Kiev: Russian troops are pulling back from Ukraine’s border, according to state television in Moscow, as Prime Minister Dmitry Medvedev warned the US and the European Union they risked provoking a new Cold War.

Soldiers in three Russian regions bordering Ukraine have started to return to their bases after receiving an order from defense minister Sergei Shoigu, Russian state TV reported on Tuesday. Soldiers are packing and deciding on routes to come back to their permanent bases, state TV said. NATO and the US haven’t confirmed the pullback.

After annexing Crimea in March, Russia has been accused by the government in Kiev and its US and EU allies of fomenting unrest in the mostly Russian-speaking east of Ukraine. President Vladimir Putin has in recent days welcomed contacts between the Kiev authorities and supporters of a decentralization of powers to the regions.

Russia has talked troop withdrawals before so there’s a lot of posturing and we’ll have to wait several days to see if it’s for real, Joerg Forbrig, senior program officer for central and eastern Europe at the Berlin bureau of the German Marshall Fund of the US, said by phone. A lot of these troops don’t even have permanent bases in the area.

No evidence

North Atlantic Treaty Organization (NATO) secretary general Anders Fogh Rasmussen said on Monday he’s seen no evidence of a withdrawal and this was the third time Putin has made such an announcement. A Pentagon spokesman also said on Monday there was no sign of a pullback. NATO says Russia has about 40,000 troops on Ukraine’s border.

The Micex Index rose 0.1% to 1,415.07 by 1:42 pm in Moscow after climbing as much as 0.8%. OAO Gazprom sank 1.4% to 145.95 rubles per share after gaining 17.5% in its longest rally since at least January 2006, when it started trading on the Moscow Exchange.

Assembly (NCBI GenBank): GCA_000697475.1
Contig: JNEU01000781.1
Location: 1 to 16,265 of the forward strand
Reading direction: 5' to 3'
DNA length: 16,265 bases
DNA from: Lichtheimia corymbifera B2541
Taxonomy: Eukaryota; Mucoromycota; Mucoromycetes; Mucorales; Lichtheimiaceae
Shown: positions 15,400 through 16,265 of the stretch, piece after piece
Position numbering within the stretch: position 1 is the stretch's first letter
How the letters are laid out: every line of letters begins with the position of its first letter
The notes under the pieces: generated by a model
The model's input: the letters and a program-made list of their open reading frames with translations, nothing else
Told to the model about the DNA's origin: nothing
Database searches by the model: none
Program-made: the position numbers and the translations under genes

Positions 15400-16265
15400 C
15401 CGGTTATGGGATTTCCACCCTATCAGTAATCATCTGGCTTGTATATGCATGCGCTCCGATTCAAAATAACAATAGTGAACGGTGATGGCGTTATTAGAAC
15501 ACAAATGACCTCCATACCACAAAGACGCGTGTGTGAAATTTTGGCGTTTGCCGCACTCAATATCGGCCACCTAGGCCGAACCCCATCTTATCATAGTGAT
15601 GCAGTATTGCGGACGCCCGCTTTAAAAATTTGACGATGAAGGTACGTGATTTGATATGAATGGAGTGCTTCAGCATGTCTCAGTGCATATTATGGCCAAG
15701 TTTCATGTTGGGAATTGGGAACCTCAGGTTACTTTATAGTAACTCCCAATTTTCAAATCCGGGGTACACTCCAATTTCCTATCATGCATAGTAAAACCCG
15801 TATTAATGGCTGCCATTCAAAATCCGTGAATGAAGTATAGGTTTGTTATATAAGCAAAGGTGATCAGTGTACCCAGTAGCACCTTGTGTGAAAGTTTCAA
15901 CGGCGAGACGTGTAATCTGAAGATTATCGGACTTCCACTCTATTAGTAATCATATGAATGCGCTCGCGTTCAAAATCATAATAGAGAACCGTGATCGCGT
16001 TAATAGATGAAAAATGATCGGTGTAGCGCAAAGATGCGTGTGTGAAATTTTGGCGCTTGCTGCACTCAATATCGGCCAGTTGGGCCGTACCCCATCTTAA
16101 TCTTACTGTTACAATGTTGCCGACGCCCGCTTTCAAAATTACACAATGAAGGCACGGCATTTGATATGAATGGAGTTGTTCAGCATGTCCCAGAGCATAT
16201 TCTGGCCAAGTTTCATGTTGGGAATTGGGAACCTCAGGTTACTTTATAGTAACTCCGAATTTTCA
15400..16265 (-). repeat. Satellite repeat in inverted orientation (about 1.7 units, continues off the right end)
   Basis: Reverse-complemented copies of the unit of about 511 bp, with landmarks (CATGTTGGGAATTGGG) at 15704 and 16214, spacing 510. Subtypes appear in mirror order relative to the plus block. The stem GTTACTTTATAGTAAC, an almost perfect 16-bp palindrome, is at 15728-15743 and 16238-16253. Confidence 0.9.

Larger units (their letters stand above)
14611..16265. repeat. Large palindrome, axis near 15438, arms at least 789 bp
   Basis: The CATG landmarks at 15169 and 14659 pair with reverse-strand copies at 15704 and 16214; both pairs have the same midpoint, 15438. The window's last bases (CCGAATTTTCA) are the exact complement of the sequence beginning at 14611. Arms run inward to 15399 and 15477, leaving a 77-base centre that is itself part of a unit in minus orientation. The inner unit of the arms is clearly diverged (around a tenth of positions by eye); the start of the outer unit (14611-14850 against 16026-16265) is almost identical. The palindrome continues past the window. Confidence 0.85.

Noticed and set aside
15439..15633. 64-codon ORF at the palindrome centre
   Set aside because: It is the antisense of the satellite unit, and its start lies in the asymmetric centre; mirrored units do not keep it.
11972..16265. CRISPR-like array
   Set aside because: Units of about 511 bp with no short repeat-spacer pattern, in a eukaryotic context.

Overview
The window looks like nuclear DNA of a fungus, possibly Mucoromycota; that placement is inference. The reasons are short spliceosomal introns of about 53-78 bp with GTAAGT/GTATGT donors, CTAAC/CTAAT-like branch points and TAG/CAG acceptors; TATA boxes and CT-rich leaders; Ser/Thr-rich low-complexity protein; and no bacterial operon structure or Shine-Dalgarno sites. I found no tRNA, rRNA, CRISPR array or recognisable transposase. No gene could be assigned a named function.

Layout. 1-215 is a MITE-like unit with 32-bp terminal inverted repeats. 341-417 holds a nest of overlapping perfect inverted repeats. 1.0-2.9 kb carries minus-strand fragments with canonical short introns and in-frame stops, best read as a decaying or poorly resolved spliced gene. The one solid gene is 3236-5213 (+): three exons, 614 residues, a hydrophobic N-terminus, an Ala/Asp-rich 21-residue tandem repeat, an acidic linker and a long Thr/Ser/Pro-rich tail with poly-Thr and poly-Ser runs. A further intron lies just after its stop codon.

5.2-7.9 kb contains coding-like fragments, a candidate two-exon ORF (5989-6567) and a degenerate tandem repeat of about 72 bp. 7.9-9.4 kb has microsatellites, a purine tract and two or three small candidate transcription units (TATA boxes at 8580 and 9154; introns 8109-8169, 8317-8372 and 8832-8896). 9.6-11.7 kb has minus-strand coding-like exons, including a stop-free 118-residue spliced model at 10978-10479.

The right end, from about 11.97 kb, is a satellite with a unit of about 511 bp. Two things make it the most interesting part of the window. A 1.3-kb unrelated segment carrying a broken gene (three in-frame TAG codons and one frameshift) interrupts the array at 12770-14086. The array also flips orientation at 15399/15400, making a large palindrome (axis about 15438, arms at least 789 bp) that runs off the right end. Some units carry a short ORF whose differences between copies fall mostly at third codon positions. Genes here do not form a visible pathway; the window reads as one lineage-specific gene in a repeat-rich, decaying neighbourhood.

The ruble gained for a third day, heading for the strongest close in 3 1/2 months, on speculation tension in Ukraine will cool. The currency advanced less than 0.1% to 40.3580 against the central bank’s dollar-euro basket.

Russia is being pulled into a standoff with the US and its allies, who are using economic warfare, Medvedev said on Monday in an interview with Bloomberg Television at his residence outside Moscow.

Russian retaliation

Russia has prepared retaliatory steps in response to possible wider US and EU sanctions, Medvedev said. While he didn’t give details of Russia’s potential steps, he described the punitive measures as a double-edged sword.

We are slowly but surely moving toward a second Cold War, which no one needs, Medvedev said. We haven’t especially commented on sanctions or responded to them harshly, although we could do something unpleasant or offensive to those countries that are introducing these sanctions. He blamed President Barack Obama, his one-time partner in a reset of relations, for a lack of political tact.

Medvedev also refused to guarantee that Russia won’t incorporate the Ukrainian regions of Donetsk and Luhansk, which voted to break away in disputed referendums this month, saying that the US and the EU must pledge not to interfere in Ukraine and push it into NATO.